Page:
It’s July, start of a new financial year. For some it’s time to take time off, for others a time to reflect on the year that was and what we need to do for the coming one. I am no different, so, let’s do a little reflecting.

At Venta, most of our focus for the April – June period is around Fringe Benefits Tax (a topic for another day) and tax planning with our clients. Come July, we reflect upon the conversations we have been repeating. By far and away the biggest takeaway coming out of this tax planning season has centred around cashflow, and how owners can take a larger salary from their business to meet their rising living costs.

At a time when interest rate rises are seemingly never-ending, the cost of buying food and other everyday items (not to mention the non-everyday items) seem to be rising at a rapid rate of knots, it is understandable that owners need to “lavish” themselves with a pay rise. But how? The costs of the business have also gone up, the salaries/contractor costs they pay have gone up and from today, so too has the superannuation they need to pay. Cashflow is tight, so where is this extra money supposed to come from?

The solution is not simple, has many factors and is not the same for every business owner, but it is affecting all of us, myself included (I too will be spending some time today running through the business to give myself a pay rise). After all, we are all in this together (a phrase much bandied about at the moment!).

You might now be saying to yourself “that’s great, she gets it, but how does she propose we fix it?!”, well here is my 5 step process:

  1. Prepare a detailed 12 month budget for both yourself personally and the business. You need to be really crystal clear around what the business is facing over the next 12 months in terms of revenue and expenses (all of them, including your loan payments, ATO bills, every single thing). You need to know whether your business in it’s current form can afford the pay rise. Then you need to go through the same process for yourself personally. Again, be as thorough as possible, you need to know exactly what’s coming and going, and when.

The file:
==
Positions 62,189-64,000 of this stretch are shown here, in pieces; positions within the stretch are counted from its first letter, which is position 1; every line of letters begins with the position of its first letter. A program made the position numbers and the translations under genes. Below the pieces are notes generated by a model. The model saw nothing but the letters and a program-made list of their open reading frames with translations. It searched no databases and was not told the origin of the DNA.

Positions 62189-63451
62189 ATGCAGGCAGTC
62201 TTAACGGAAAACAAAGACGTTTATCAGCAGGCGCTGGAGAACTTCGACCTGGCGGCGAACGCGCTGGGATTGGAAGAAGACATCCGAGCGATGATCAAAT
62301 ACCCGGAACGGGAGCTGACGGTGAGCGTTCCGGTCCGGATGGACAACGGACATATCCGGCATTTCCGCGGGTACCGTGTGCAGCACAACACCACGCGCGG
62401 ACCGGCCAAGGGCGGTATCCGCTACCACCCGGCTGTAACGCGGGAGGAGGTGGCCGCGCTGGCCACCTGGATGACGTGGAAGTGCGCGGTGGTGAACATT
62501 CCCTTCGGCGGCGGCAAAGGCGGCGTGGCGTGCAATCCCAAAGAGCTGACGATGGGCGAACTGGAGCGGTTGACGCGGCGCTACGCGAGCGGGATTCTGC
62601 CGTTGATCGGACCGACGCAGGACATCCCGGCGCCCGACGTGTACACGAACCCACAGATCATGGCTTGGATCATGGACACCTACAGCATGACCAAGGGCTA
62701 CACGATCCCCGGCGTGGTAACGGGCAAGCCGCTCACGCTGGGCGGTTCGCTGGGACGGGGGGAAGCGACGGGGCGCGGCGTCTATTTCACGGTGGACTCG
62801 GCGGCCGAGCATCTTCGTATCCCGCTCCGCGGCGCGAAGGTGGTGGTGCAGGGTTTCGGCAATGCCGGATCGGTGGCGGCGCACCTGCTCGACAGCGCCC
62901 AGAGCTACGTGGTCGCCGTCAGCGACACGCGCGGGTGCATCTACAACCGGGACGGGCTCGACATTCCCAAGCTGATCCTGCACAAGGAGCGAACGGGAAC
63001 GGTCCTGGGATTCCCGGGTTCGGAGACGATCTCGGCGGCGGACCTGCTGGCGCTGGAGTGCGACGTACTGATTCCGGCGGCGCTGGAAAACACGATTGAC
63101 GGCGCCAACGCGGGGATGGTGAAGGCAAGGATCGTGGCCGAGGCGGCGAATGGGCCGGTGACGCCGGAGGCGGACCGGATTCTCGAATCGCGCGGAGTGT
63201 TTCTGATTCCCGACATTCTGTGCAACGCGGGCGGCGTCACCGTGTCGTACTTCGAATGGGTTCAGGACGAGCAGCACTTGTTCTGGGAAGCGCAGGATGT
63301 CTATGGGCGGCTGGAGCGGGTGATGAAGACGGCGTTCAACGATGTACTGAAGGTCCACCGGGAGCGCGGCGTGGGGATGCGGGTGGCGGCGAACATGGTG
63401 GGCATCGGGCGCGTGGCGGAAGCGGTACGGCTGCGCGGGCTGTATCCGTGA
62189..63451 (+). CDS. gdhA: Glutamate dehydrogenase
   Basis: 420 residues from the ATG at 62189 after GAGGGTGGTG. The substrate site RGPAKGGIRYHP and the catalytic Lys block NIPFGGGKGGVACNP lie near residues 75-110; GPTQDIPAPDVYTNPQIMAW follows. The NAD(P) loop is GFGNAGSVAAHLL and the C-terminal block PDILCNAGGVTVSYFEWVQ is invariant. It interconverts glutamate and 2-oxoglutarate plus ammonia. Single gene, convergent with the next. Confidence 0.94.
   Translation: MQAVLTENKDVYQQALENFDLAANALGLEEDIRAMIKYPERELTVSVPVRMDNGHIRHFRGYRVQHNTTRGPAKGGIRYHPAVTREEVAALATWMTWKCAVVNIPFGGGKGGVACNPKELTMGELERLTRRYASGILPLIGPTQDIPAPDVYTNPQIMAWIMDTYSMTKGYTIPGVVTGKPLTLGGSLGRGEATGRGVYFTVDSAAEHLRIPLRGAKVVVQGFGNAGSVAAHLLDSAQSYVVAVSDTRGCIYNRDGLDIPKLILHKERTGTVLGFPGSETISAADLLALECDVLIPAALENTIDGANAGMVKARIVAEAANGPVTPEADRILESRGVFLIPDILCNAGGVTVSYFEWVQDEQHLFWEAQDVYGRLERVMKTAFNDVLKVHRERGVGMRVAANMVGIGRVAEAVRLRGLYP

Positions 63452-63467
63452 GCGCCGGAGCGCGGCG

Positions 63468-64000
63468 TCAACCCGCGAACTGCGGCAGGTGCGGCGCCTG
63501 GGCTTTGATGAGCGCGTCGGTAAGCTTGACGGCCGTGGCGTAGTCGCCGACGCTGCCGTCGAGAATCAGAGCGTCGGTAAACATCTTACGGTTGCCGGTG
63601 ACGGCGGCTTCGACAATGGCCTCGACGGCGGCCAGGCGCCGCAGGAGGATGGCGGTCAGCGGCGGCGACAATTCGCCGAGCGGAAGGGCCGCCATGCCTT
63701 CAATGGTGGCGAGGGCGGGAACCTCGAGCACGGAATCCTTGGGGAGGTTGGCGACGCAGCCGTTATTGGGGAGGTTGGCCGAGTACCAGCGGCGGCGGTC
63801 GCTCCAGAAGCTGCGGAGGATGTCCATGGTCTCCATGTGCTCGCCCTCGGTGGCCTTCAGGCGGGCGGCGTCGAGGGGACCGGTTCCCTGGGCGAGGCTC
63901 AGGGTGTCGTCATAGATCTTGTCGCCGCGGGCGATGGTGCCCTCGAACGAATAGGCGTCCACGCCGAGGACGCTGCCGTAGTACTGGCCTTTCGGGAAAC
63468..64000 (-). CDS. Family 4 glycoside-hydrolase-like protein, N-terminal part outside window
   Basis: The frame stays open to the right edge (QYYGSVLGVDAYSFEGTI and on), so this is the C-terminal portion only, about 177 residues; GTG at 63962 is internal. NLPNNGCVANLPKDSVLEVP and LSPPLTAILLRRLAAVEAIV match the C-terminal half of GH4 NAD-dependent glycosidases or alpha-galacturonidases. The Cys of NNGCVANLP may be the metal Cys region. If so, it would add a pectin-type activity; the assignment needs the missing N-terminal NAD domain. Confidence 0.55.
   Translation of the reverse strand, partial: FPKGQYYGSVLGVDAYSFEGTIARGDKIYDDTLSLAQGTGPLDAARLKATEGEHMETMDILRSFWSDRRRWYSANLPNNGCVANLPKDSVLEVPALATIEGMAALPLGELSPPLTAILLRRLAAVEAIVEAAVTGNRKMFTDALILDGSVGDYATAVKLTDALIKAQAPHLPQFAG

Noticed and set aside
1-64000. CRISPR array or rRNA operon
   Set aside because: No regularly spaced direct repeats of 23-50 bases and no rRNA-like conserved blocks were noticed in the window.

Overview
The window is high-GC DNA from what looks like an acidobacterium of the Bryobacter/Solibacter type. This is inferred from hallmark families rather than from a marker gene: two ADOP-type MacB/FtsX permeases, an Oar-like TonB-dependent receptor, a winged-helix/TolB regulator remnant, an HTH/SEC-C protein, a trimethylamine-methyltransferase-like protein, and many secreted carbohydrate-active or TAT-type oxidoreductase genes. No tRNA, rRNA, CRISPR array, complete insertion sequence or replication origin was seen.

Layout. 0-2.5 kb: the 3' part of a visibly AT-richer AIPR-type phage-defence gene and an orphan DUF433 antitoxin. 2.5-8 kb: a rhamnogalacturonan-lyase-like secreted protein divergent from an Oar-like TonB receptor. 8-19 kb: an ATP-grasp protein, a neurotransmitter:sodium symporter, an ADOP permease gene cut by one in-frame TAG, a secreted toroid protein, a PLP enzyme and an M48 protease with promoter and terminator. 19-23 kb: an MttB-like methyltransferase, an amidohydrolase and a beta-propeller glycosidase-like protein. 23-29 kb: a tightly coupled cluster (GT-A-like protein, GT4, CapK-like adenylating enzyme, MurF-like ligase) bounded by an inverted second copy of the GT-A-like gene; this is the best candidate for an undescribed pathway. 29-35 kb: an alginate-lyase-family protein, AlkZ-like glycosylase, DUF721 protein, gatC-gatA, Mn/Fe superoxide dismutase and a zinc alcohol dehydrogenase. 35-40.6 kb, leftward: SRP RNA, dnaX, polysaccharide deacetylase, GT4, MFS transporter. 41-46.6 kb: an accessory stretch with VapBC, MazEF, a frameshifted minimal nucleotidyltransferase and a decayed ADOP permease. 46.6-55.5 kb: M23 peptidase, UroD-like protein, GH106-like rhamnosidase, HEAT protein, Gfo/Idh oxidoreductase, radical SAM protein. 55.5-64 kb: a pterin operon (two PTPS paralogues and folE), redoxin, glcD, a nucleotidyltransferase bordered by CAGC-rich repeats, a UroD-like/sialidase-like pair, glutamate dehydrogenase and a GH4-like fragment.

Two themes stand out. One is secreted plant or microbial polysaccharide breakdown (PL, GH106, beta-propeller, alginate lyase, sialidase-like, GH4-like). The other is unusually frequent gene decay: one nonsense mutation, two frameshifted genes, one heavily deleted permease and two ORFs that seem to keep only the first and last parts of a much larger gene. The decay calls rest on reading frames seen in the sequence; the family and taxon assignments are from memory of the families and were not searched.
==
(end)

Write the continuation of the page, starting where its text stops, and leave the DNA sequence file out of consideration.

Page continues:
2. How much of a pay rise do you need? Be honest with yourself, now is not the time to be greedy. Taking a whopping great pay rise unnecessarily is just going to put extra stress and strain on both your business and yourself. Suddenly what was supposed to be a panacea for your personal finances will become the final straw amplifying any problems.
  3. It’s what you do with the budget that really counts. Putting it in a draw and forgetting it’s there doesn’t either achieve or change anything. You need to really look at it. Use it as a tool for change. Identify areas where savings can be made, where you can be creative and think outside the box to see what can be improved. What are you restricted on, what do regulatory requirements prevent you from doing?
  4. Now we’ve done all this, what are some of the easy wins…the low hanging fruit to freeing up some cash to give it to you? These are things which can be changed immediately to make a difference now, when it counts the most. This might be as simple as keeping an eye on your ATO PAYG instalments – making sure they keep pace with your cashflow and are not based on 12 month-old data submitted to the ATO.
  5. What are some of the areas where changes are needed, but they are going to take longer to have any effect. This might be things where payments need time to finalise, supplier agreements may need to be renegotiated, lease terms, new marketing strategies, diversification.

It might be tempting to reduce head count or play around with the way you remunerate your staff. It is an employee’s market at the moment, businesses are screaming for good quality employees, so if you have them, look after them. Now is not the time to allow them to be tempted away with a better offer. This doesn’t necessarily mean you need to give them a pay rise (although remember, they’re living through the same cost issues you are, so you may need to give them something). Again, be creative, are you happy for them to work from home? 9 day fortnights? Leaving early to pick the kids up from school. Focus on their productivity, and not on their presence in the office. After all, spending time by the water cooler just to satisfy your need to see bums on seats doesn’t get the work done.

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